Log in
Thyroid UK
93,640 members107,666 posts

What should I do now?


I'am 32 two years old. I have been married for almost seven years now. I had given birth to a baby boy in February, 2012. He was born without a properly developed rectum and anus. Within 24 hours of his birth a colonoscopy was performed and an opening was made on the left side of his belly for the release of stool. Then he had complications in kidney functions and finally my son passed away in 68th day of his life. We were in a shock and didn't try for another baby for a long time. Last December I had a miscarriage in the eighth week of pregnancy. After some diagnosis, my TSH was found 1.24(after overnight fasting) and my Anti-TPO was 78.2 U/ml and Anti-TG was 83.9 U/mL and Prolactin was 22.81ng/mL. ( The ranges given by lab was <60.0 U/ml as negative and >=60.0 U/ml as positive for the antibody tests)

After surfing in internet, I came to know about autoimmune disease. Now my questions are:

1. Am a an Autoimmune patient?

2. Does these findings have any connection with fetal development or miscarriage?

3. I am taking Argolin (Cabergoline) 0.5 mg [one per week] according to my physician's advice for the treatment of Prolactin (found 22.81ng/mL in the range of 0-25 ng/mL). What else should I do?

4. Will I be able to have a healthy pregnancy?

Thanks in advance for your reply.

4 Replies

Welcome to the forum, Rayhanalopa.

I'm sorry for the lose of your baby son and your more recent miscarriage.

TSH 1.24 is euthyroid (normal) but I think your GP needs to test FT4 in order to rule out secondary hypothyroidism as you have high prolactin which may indicate some pituitary dysfunction. If your FT4 thyroid level is euthyroid TSH 1.24 is no bar to conceiving and carrying to term. Recommendation is that women planning conception and newly pregnant should have TSH is the low-normal range 0.4 - 2.5 and FT4 in the upper range.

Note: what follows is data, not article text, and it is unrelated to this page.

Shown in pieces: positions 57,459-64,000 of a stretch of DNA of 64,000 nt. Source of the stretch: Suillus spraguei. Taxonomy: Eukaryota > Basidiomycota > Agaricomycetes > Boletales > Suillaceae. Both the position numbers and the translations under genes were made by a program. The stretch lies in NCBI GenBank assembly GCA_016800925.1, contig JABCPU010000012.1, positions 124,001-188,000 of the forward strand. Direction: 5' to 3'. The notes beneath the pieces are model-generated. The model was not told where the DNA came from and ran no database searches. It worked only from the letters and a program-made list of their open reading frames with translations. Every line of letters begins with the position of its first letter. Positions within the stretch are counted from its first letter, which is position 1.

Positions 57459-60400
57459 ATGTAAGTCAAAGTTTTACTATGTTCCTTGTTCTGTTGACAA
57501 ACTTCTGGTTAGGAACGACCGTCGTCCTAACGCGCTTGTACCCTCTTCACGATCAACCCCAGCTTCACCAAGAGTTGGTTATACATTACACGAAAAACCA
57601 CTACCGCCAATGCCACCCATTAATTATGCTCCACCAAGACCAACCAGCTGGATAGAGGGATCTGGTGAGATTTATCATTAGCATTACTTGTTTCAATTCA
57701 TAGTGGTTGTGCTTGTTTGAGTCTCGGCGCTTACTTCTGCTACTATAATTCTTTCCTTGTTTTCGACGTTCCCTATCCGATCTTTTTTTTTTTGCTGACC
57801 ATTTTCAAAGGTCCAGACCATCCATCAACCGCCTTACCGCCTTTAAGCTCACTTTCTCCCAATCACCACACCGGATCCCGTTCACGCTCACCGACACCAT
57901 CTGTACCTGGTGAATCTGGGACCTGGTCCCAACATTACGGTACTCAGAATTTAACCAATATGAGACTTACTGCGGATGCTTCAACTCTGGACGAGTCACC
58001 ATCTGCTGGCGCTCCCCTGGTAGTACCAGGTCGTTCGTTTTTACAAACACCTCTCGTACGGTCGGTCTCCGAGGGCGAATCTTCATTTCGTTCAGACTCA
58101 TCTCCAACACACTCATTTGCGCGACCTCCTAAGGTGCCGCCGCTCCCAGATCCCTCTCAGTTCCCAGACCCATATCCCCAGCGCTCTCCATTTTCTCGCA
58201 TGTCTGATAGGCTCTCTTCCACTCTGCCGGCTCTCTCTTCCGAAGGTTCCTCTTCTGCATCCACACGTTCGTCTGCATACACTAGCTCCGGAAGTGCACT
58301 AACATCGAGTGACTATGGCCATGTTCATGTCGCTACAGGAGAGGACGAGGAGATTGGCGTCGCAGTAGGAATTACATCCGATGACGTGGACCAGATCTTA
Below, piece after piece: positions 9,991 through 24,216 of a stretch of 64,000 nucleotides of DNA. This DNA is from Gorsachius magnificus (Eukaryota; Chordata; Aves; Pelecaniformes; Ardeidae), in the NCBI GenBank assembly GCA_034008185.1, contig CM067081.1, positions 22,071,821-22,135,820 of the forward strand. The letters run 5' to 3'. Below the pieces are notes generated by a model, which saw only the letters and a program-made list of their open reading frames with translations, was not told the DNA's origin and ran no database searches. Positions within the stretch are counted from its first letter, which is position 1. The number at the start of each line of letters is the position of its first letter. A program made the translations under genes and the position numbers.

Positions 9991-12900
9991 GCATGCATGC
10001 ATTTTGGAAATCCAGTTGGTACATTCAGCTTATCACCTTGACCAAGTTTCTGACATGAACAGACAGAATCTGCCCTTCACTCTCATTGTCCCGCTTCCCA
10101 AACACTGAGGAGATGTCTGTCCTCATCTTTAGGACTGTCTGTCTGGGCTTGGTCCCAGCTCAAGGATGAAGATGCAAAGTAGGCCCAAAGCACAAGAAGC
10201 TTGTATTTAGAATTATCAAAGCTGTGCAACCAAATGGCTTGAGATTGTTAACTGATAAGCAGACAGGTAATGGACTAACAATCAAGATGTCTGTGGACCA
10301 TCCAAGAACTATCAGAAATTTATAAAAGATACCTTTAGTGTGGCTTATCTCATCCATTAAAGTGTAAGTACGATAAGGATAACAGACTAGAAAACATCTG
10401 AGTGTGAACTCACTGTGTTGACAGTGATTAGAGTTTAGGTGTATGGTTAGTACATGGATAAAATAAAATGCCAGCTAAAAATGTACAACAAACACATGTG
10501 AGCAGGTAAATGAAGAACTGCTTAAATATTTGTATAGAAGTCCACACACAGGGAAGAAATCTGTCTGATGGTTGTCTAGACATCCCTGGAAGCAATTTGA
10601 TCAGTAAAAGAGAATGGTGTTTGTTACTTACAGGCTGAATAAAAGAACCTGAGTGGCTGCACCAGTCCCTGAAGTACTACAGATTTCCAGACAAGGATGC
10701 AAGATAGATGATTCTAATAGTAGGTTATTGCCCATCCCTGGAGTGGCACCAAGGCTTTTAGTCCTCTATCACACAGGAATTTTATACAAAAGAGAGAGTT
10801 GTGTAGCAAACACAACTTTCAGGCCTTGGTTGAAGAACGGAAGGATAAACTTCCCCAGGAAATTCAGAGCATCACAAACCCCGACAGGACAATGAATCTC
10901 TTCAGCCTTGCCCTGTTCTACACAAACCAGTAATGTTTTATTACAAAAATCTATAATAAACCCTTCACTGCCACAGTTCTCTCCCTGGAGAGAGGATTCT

TPO antibodies are mildly positive which means you have autoimmune thyroiditis (Hashimoto's). While antibodies in the thousands may sometimes affect the pregnancy it is very unlikely that mildly positive antibodies will.

There is no cure for Hashimoto's which causes 90% of primary hypothyroidism. Levothyroxine treatment is for the low thyroid levels it eventually causes. Many people have found that 100% gluten-free diet is helpful in reducing Hashi flares, symptoms and eventually antibodies and can help delay progression to primary hypothyroidism.




Hello Clutter

I am going to do FT4 today in empty stomach and I will let you know the result.

Your reply has given me some relief as I was extremely worried about a healthy pregnancy.

I am going to start gluten free diet.

Am I in a serious health risk?



Neither Hashimoto's nor hypothyroidism are life threatening. Both are manageable conditions.

1 like

Thank you :-)


You may also like...